Both teams had the same start time so we sent our runners off and our van, Van 2, headed out to Exchange 6. Where we waited… and waited… and waited. I got to meet Megan from Nuun, who has been organizing all our Hood to Coast shenanigans. We got feedback from Van 1, who were having… well, we will call them Navigational Issues. Finally we were up.

Things went pretty smoothly for our first legs. Tim is our captain from last year and became our de facto captain once we started the race, since Marty was on the other team. He is big into support, and so we made sure to see each runner at least once, and we all walked to every exchange to welcome our runner in and send the next out. Trampolines Shoes were excited to make each of those treks with me. Kiss, kiss, trampoline shoes.

My first leg was 6.7 miles, and I can’t let the story of the shoes interfere with me telling you about how utterly bizarre this run was. It is on a trail through with Wisconsin, which was once a rail line but is not a well-maintained recreational trail. Woodlands surround it, but you are often within sight of or even right next to a road. Trampoline shoes and I set off on the leg. It was flat, the sun was setting, and the weather was perfect.

Within the first 1/2 mile, I saw a man on a bike, who we had seen earlier on the course, and who clearly knew what Ragnar was and what we were doing. And yet, on a bike, he should have been far ahead of us at this point. It made me slightly uncomfortable to see him out there still, but I knew there were enough runners coming behind me that he was probably no threat. Around this time, I passed a still pond and happened to notice, among the vegetation, a dead bird floating in it. Ew.

Things would get creepier still. But first, I got passed by a couple of fast dudes, and I hated to be the roadkill, but I was having a good run so I didn’t really care. Nothing I could do about it. Then the bugs attacked. These tiny little gnat/fly/moth things were every where! And drawn to my headlamp, even though the sun had just set and it was still quite light. They swarmed my face and I had a few as an unintentional snack. I put my head down and ran on, wondering if this would last the rest of the leg (it didn’t).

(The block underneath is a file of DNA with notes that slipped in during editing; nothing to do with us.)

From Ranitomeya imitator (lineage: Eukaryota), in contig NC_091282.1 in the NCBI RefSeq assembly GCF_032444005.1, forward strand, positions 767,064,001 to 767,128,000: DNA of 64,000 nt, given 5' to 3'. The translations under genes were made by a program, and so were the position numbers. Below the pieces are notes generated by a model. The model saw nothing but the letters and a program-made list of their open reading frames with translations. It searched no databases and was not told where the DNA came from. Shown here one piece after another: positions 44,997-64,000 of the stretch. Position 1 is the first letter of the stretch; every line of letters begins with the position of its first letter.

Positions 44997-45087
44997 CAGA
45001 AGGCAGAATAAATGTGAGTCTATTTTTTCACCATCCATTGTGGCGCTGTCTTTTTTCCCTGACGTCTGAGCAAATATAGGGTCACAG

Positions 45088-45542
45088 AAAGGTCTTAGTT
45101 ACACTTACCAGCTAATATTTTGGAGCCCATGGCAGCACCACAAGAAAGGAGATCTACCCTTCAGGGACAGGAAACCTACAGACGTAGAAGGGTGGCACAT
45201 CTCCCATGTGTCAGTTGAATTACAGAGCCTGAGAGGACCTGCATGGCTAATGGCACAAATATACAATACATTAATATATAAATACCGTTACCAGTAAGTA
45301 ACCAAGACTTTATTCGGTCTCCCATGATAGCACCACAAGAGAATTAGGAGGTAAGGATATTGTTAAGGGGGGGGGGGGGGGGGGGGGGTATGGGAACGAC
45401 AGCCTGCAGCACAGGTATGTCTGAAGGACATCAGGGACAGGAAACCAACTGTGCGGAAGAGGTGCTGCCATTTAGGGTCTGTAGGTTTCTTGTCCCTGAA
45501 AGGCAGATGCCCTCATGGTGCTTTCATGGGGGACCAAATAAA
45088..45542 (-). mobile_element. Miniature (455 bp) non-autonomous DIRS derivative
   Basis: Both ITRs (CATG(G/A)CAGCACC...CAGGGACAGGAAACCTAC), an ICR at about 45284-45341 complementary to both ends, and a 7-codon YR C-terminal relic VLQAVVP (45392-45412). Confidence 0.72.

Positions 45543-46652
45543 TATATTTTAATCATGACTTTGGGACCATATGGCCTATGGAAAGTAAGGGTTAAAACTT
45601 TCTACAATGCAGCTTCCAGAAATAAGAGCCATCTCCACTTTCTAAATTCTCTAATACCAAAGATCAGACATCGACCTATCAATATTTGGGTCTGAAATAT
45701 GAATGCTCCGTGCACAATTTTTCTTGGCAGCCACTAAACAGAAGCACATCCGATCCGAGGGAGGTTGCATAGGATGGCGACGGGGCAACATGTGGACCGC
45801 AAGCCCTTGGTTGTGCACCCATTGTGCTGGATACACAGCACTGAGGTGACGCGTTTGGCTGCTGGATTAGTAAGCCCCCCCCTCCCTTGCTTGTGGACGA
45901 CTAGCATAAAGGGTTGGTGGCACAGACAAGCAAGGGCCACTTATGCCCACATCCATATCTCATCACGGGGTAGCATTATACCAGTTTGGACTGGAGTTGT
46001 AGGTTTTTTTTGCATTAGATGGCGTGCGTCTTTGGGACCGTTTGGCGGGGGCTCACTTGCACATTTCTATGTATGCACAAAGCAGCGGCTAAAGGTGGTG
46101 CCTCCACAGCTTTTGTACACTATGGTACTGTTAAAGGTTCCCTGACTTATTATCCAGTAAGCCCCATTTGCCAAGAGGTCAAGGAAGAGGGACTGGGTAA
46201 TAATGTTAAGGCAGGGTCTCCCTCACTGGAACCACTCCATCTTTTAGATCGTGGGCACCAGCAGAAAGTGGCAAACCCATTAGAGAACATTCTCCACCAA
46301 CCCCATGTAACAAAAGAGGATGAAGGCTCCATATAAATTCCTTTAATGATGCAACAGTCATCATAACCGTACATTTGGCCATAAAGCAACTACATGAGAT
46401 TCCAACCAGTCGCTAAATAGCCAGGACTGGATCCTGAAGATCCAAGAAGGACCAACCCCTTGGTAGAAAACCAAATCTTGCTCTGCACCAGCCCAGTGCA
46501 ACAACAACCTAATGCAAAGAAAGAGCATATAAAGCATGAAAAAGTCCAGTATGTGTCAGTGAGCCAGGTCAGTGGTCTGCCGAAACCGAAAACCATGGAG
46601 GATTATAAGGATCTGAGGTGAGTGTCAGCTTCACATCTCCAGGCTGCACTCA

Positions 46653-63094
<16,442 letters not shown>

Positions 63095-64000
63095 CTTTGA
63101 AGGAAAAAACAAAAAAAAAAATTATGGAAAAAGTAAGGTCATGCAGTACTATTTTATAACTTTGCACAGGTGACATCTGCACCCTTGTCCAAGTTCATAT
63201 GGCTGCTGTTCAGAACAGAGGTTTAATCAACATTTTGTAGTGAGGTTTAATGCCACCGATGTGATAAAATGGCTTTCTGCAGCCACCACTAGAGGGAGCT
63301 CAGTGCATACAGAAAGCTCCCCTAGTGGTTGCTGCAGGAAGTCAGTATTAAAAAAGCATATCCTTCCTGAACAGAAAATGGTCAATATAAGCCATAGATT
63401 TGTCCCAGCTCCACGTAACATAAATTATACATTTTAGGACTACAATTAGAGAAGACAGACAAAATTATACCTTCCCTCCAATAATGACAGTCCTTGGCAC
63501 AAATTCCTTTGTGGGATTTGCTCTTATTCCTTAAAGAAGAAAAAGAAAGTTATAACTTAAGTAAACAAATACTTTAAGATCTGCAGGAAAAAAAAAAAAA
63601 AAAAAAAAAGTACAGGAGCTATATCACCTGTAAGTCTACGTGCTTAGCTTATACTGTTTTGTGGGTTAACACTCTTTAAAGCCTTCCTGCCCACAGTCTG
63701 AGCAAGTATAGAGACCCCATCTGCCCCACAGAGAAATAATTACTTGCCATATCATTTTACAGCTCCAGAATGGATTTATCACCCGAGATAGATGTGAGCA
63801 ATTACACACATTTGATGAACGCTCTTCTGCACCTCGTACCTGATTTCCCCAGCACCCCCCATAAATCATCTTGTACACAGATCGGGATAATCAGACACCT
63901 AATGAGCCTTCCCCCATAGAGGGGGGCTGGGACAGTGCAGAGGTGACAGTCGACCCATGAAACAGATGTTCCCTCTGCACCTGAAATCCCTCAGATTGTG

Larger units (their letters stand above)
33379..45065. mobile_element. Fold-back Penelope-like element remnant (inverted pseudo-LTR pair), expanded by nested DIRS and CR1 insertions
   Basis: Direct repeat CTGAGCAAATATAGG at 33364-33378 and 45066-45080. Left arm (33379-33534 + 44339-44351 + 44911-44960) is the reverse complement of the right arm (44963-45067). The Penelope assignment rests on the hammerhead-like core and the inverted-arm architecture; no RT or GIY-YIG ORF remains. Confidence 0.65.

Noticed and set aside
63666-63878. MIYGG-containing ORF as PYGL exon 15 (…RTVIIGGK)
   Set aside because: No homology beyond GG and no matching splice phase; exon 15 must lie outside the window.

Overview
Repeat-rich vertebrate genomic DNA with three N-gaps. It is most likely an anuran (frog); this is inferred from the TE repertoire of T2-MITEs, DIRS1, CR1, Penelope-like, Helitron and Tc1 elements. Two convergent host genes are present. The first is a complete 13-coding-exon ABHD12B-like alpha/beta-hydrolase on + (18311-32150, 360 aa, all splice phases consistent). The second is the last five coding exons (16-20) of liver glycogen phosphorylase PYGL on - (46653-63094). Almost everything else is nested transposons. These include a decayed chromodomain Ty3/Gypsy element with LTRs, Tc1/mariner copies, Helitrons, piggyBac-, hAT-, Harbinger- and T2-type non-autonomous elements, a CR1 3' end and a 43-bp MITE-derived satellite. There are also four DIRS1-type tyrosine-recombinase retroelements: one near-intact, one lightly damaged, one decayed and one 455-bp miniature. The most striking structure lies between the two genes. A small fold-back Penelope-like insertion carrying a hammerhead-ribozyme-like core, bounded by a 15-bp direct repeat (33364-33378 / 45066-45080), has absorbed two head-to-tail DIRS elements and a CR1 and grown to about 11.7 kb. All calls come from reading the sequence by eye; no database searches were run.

As I came up on a road crossing at mile 3.5 my van was waiting for me. I saw some people and heard my sister yell, “Is that a mermaid I see?” I laughed and yelled back, feeling good and happy.

Mile 4, there was a water stop manned by cheerful volunteers, and then I came to a more wooded area of the trail. That was when I saw a figure headed toward me. A Male. Who was shuffling–no, limping! I turned off my music and pulled my pepper spray off my waistband. And as I got closer, I could see, he was wearing a hoodie, jeans, and a backpack. This was no recreational walker or Ragnar spectator. And while he had every right to be walking this trail, the guy looked… out of place. I passed by him and picked up the pace. As I did so, I also called my husband and put him on speaker. “Hey, I just saw a creepy guy on the trail; I’m fine but wanted someone on the phone just in case. Just stay on the line with me.” I looked back and did not see the man, but did see what appeared to be a male Ragnarian with a headlamp coming up behind me. I got off the phone with my husband and asked the runner, “Is that guy still going the other way?” He said “Yeah I think so,” and went on. I’m sure as a male, he probably didn’t think twice about seeing that guy on the trail, but I’m pretty protective of my person, so I’m glad I had my phone and my pepper spray and my wits about me. (side note: my other plan during a Ragnar, should something happen, is to turn around and run BACK on the course, because there will always be runners behind you, but you may not be able to catch anyone in front of you, and going forward only puts you further away from safe people. Learned this from Caroline.)